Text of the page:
Denver Bar Association
December 2007
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An Ultimate Cuban Experience

by Donald Alperstein

As a referee of international fencing, I have enjoyed traveling to many interesting places and meeting people from around the world. Recently, I made my first trip to Cuba.

Having limited time, I didn’t venture to the beaches and other wildly popular tourist destinations. Instead, I confined my peregrinations to Havana itself, where few visitors abide.

A picture of the Havana skyline with the national Capitol’s dome.

Havana must once have been a jewel. Its architecture and layout are among the most beautiful I’ve seen, but the city is horribly dilapidated and oppressively poor. Feral dogs range everywhere. The roads, particularly outside the city center, once were paved but are now worse than dirt, with huge potholes and chunks of paving that obstruct, rather than facilitate, travel. The cars evince a curious mixture of 1950s Americana and late-model Japanese and European sedans. Many of the older vehicles were converted to diesel when the original motors could no longer be maintained, and with no emissions regulation, vehicles belch black smoke. I inhaled a lot of soot.

Fortunately, an old friend from the Cuban fencing federation asked his daughter and son-in-law to give me a resident’s tour of Havana. I visited many places that foreigners usually don’t, including the couple’s home and his workplace, an ice cream factory. Their house sat at the end of an uncharted cul-de-sac that looked horribly poor. They had to turn on the water service to use the plumbing. The tiny kitchen lacked an oven, and all cooking for the five residents was managed on a two-burner gas-fired hot plate. The home was very small — I would guess around 900 square feet — divided into small living and dining rooms, a kitchen, 3/4 bath and three bedrooms. The family had a computer that received local e-mail, but Internet access was restricted and very expensive. They enjoyed a few consumer products, such as a digital camera. Private cell phones, on the other hand, are highly regulated and very rare.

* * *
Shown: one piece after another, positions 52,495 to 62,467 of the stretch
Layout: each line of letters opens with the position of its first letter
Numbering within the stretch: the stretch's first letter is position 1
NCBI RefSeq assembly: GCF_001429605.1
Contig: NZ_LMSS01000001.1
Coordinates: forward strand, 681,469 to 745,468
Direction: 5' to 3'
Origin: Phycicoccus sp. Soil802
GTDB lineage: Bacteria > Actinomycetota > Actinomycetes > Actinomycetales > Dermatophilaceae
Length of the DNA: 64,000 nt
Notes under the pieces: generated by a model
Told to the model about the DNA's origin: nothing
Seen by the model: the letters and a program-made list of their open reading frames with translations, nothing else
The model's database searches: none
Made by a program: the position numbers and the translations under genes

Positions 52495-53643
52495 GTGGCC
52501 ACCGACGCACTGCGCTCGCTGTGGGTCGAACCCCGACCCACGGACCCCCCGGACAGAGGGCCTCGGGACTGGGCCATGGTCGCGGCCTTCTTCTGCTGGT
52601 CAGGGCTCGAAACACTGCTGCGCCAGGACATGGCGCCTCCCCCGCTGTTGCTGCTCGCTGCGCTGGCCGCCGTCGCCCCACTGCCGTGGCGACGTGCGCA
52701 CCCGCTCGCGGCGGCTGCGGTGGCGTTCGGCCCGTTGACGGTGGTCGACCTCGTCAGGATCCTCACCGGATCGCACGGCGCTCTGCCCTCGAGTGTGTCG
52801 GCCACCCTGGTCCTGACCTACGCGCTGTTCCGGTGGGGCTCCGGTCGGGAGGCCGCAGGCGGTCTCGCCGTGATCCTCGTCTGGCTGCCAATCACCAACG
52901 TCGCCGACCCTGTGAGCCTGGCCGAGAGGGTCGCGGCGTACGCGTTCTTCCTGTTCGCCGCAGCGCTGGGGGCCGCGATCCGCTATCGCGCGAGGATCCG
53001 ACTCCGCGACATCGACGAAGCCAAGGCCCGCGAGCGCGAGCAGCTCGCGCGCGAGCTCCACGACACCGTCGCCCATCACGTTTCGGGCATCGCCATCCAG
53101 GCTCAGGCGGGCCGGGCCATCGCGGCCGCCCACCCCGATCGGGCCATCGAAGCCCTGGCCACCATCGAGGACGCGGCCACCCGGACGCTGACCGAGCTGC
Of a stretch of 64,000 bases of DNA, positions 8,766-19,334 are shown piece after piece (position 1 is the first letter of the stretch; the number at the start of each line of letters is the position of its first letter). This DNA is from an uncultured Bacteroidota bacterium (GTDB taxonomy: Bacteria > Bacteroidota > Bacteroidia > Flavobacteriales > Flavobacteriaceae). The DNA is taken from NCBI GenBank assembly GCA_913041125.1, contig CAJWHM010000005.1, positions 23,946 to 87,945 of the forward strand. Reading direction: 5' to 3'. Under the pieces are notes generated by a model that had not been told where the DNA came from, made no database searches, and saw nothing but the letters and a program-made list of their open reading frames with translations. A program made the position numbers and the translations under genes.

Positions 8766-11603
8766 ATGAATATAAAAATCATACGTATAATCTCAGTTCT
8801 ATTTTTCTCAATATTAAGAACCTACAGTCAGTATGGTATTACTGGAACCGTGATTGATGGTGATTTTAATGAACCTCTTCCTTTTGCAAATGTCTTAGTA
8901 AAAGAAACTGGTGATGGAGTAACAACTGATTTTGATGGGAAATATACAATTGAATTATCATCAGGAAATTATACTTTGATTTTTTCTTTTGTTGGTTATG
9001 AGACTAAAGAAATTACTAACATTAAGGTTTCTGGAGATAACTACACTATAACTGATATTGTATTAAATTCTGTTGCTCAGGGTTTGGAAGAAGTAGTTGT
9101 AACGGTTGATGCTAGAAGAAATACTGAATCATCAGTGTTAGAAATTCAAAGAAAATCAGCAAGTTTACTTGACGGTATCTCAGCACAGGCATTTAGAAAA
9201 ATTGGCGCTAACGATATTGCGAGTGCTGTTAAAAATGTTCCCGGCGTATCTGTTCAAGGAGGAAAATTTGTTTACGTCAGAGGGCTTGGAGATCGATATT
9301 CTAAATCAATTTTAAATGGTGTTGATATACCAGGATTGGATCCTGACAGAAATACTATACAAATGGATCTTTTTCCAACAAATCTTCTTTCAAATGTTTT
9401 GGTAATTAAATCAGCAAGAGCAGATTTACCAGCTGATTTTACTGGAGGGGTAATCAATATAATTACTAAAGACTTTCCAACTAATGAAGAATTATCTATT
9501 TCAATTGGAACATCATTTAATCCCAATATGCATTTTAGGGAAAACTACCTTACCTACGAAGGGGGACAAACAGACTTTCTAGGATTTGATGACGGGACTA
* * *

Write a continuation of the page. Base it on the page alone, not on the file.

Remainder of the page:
I could not ascertain the true crime situation. Most Internet resources, including the U.S. State Department and CIA sites, indicate crime is low. However, the hotel desk clerk advised against leaving the premises carrying any kind of bag, purse or briefcase, and my local friends always used a "club" to lock the steering wheel of their beat-up and rusted Daewoo, which was about the size of my desk. My only encounter with the ubiquitous local constabulary occurred when three Americans and our Cuban hosts packed in the vehicle to attend a ceremonial cannon firing at the colonial fort. We were stopped and interrogated because the policeman was concerned we were being kidnapped. I have no reason to think that abduction of foreigners is a common occurrence, and perhaps such caution indicated a desire to avoid international incidents rather than a concern about pervasive crime.

Donald Alperstein looking very possessive of a colonial cannon.
The Cubans were friendly or indifferent to Americans. I encountered a great deal of official anti-U.S. propaganda directed at the government, but none targeting the American people. Ché Guevera’s image is everywhere. He is lionized and has greater visibility than Fidel Castro. In a classic example of revisionist history, no mention can be found that Castro forced Ché from the country over divergent visions of the future; Ché having been a traditional Marxist and Castro mainly a nationalist. When I noted the number of apparently homeless people — something that seemed contrary to conventional socialist tenets — it was explained, soto voce, that the economic system embraces "Fidelism" more than "Socialism."

I saw nothing reminiscent of Cuba’s former close ties to the Soviet Union. If there were cars of U.S.S.R. origin, I didn’t see them. None of the propaganda or historical markers mentioned the relationship. The closest I saw to acknowledgement of the Soviet Union was in a museum display that held the engine of an American U-2 shot down in October 1962. The description referred to "the so-called Missile Crisis." That museum catered to Cuban nationals, and we had to "go native" to make it past the entrance.

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